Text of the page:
Minimally invasive sensors
Minimally invasive wearable sensors generally focus on measuring chemical properties in interstitial fluid (ISF), benefiting from accumulated experience on using this biological matrix for non-invasive detection of inherited metabolic diseases, organ failure, and drug efficacy. Extraction of the fluid is usually accomplished by the use of sub-cutaneous implanted microneedle arrays that are connected with miniaturized, patch like electrochemical sensing wireless devices. Most of minimally invasive devices already on the market are devoted to glucose monitoring for patients affected by diabetes (mostly based on an enzyme-immobilized and amperometric detection), by applying proper correlation of glucose content in interstitial fluid and blood. The time lag between variations of the target analyte in blood and interstitial levels are also accounted [7]. Further improvements in this field are directed to fully implantable devices inserted at the adipose tissue levels, provided that a battery with sufficient durability and biocompatibility is available. In vivo electrochemical sensing of glucose and other analytes of interest is still hampered by problems like limited performance at analyte levels close to the detection limit, degradation and loss of electrode materials including modifying enzymes, interferences management and impact of biofilm formation [8].

Noninvasive sensors
Noninvasive sensors solve the perhaps most significant obstacle of minimally invasive devices which is biofouling (the accumulation and growth of undesired biomaterials on a surface) that rapidly and profoundly affects sensor sensitivity and durability by altering the sensor-body fluid interface. The best suited biofluids for applying noninvasive wearable sensors are sweat, saliva and tears. These biological fluids contain multiple physiologically relevant chemical constituents and can be readily obtained for non-invasive realtime monitoring of the analytes.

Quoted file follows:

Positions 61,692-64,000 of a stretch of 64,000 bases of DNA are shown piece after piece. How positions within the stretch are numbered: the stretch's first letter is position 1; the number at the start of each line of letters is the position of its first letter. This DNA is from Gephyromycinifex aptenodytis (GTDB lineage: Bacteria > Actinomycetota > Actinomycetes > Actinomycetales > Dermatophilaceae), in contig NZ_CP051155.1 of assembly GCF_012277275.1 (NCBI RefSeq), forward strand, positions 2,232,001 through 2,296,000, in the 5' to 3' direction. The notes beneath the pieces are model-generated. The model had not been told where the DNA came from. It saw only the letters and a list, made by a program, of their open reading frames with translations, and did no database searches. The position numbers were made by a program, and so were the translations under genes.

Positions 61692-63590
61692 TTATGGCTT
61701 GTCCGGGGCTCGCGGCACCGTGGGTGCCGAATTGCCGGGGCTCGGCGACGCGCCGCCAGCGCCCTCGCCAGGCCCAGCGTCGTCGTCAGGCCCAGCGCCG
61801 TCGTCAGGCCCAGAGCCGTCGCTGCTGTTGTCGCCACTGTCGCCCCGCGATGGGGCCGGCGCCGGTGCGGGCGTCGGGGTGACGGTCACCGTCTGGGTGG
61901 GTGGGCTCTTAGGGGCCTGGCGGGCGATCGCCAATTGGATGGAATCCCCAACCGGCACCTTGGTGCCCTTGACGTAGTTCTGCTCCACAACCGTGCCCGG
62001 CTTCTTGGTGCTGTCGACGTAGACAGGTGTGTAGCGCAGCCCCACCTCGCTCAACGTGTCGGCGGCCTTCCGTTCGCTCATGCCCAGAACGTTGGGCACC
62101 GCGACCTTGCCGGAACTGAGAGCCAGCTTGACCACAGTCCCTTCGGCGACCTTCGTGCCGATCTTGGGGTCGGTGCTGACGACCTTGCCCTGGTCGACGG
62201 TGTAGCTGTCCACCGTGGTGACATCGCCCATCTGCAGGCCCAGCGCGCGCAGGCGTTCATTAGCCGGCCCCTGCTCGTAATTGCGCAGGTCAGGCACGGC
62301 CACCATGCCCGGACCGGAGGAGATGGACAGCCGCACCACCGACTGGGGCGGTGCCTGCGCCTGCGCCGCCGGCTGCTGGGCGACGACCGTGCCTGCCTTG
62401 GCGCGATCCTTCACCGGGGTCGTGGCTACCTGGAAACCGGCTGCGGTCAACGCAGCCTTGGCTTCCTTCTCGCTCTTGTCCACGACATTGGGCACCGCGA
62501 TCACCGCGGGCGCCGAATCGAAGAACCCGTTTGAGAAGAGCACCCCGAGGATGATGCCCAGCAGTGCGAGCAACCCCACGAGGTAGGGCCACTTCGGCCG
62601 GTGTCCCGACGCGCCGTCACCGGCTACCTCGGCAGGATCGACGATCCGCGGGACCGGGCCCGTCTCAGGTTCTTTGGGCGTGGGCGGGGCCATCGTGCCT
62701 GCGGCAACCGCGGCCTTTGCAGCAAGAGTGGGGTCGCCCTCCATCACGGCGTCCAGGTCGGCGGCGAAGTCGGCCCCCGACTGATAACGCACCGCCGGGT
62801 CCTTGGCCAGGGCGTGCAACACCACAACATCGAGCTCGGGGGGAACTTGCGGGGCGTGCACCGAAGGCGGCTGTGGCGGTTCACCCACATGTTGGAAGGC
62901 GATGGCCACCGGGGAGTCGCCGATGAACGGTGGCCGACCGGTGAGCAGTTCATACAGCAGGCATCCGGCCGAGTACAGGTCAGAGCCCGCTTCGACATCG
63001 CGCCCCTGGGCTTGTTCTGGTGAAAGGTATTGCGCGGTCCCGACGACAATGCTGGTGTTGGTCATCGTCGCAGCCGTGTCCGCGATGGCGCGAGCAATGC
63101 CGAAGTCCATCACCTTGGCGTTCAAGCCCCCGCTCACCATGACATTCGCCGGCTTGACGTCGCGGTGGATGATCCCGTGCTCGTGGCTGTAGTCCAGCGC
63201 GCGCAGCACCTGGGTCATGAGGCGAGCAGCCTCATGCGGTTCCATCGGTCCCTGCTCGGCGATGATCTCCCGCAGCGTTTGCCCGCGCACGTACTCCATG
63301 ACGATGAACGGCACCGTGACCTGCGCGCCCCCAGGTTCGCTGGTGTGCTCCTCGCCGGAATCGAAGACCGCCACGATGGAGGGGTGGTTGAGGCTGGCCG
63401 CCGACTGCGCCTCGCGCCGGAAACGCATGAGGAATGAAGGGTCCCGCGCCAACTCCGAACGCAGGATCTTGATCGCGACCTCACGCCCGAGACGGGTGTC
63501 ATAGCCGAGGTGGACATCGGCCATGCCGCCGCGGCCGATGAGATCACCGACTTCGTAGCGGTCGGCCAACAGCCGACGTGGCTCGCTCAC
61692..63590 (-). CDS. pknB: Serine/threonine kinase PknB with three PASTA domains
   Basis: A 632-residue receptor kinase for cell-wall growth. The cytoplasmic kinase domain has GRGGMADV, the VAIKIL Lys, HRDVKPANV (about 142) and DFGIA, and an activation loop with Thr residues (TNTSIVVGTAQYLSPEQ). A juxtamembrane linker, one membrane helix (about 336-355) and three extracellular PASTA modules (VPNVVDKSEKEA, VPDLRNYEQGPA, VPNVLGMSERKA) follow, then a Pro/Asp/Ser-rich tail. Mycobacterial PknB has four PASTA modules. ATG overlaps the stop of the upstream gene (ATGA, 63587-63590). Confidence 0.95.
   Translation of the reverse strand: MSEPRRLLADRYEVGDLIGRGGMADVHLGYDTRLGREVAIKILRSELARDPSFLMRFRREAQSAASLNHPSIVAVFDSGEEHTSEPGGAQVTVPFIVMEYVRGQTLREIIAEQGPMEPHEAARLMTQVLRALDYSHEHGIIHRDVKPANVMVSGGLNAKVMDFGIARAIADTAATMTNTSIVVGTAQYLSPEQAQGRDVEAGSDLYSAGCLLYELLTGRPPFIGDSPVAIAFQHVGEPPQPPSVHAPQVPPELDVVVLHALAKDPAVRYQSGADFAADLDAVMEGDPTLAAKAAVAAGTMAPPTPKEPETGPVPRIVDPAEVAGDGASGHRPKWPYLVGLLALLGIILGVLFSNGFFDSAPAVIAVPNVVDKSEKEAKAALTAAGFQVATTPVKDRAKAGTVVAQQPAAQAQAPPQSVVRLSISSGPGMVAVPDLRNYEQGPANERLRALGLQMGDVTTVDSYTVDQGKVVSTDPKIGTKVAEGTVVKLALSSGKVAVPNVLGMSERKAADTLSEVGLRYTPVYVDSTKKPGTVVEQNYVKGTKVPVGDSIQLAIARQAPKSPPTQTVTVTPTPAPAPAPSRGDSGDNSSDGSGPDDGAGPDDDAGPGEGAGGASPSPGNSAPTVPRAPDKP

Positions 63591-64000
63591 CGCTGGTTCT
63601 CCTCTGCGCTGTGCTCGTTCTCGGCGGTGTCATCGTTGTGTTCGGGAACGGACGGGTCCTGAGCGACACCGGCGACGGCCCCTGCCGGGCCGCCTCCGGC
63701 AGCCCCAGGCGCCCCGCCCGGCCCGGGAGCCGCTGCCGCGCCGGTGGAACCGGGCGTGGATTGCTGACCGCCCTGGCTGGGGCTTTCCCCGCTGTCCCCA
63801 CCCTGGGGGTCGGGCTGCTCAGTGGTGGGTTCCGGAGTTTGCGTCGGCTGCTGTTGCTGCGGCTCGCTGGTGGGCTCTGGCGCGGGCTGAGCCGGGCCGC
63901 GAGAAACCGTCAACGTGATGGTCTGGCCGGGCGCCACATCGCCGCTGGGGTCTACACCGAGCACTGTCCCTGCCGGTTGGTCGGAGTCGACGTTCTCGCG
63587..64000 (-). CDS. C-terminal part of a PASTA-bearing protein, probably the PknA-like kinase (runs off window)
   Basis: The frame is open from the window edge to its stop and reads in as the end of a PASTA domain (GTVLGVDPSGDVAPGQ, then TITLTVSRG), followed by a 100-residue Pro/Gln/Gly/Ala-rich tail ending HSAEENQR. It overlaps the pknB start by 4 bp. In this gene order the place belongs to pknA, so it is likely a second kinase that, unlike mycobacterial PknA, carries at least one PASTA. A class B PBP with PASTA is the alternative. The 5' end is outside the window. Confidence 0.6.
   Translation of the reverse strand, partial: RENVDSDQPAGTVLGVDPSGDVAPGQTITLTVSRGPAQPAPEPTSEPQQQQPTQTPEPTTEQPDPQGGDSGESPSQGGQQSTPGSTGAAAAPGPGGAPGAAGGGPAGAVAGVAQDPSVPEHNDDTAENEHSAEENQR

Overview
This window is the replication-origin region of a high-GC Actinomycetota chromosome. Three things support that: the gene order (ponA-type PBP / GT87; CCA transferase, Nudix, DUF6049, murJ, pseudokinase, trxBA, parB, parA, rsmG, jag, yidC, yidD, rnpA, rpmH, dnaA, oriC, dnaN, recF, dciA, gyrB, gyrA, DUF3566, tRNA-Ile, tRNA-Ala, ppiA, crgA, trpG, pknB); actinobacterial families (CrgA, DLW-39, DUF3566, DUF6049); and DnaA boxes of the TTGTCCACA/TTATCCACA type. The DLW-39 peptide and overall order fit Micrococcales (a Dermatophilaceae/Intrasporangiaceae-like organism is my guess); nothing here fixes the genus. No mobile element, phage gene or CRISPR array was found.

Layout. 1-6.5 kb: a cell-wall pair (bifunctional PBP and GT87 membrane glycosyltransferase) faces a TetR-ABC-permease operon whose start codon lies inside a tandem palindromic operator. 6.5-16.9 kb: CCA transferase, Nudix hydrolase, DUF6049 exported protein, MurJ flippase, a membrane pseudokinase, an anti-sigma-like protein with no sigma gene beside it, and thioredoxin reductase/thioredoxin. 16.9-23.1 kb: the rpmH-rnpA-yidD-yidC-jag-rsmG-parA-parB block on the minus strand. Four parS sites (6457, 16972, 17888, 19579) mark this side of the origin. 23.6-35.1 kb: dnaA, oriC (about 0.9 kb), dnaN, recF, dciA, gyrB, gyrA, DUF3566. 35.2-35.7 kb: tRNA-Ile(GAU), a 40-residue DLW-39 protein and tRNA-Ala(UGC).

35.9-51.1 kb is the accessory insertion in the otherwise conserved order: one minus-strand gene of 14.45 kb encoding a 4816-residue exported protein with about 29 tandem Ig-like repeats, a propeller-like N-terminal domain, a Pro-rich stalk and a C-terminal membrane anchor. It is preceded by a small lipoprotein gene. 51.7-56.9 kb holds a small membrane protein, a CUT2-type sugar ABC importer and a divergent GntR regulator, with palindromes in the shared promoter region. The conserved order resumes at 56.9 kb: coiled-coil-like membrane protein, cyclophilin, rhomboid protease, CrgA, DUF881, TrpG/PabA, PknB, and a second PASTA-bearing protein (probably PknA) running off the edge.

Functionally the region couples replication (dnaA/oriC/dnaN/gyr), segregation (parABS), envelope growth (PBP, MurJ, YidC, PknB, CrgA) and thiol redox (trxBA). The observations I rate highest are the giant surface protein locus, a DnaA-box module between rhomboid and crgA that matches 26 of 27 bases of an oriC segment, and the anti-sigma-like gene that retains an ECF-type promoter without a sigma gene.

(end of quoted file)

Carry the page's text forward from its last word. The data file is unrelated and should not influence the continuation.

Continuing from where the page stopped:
-Saliva. Saliva is a complex biofluid comprising numerous constituents permeating from blood via transcellular or paracellular paths, so it offers an excellent non-invasive alternative to blood analysis for monitoring emotional, hormonal, nutritional, and metabolic state of the human body. Salivary pH correlates with disposition towards developing dental caries, whereas lactate is related to physical stress and electrolyte concentrations may indicate amount of salt intake. An ideal salivary sensor must fit the complex anatomy of the mouth without disturbance for the wearer, and it must integrate wireless data transmission. Kim et al. [9] have developed a wearable non-invasive mouthguard amperometric biosensor for detecting lactate, which is the first example of a wearable electrochemical salivary sensor for continuous metabolite sensing. The sensor was fabricated on polyethylene terephthalate (PET) substrate and subsequently affixed to the outer side of the mouthguard for continuous salivary lactate detection. A dental tattoo has been tested for continuous wireless monitoring of respiration and certain types of bacteria by bio-functionalizing antimicrobial peptides on graphene-modified silk tattoo substrates [10], paving the way towards the development of a new class of metamaterial-inspired implantable biosensors.

-Tears.
The concentration levels of glucose, lactate, or neurotransmitters in tears hold vital health significance. Ocular sensors are particularly defiant for sensor developers due to the very delicate nature of the target tissues. A number of earliest forms of ocular sensors have been fabricated on strip-based flexible substrates that are hardly biocompatible [6], so recent research is mainly focused on integration of sensing components in contact lenses. Probably one of the star projects towards employing tears as samples for physiological status measurements through non-invasive sensors is the smart lenses, under development at Google X labs [11]. The projected device consist on a tiny wireless chip and miniaturized glucose sensor embedded between two layers of soft contact lens material, for accurate glucose monitoring for diabetics, including LEDs to serve as early warning for the wearer. The concept is based on a previously reported amperometric enzymatic glucose sensor on a polymer substrate molded into contact lens shape for potential in situ monitoring in tear fluid [12].

-Sweat: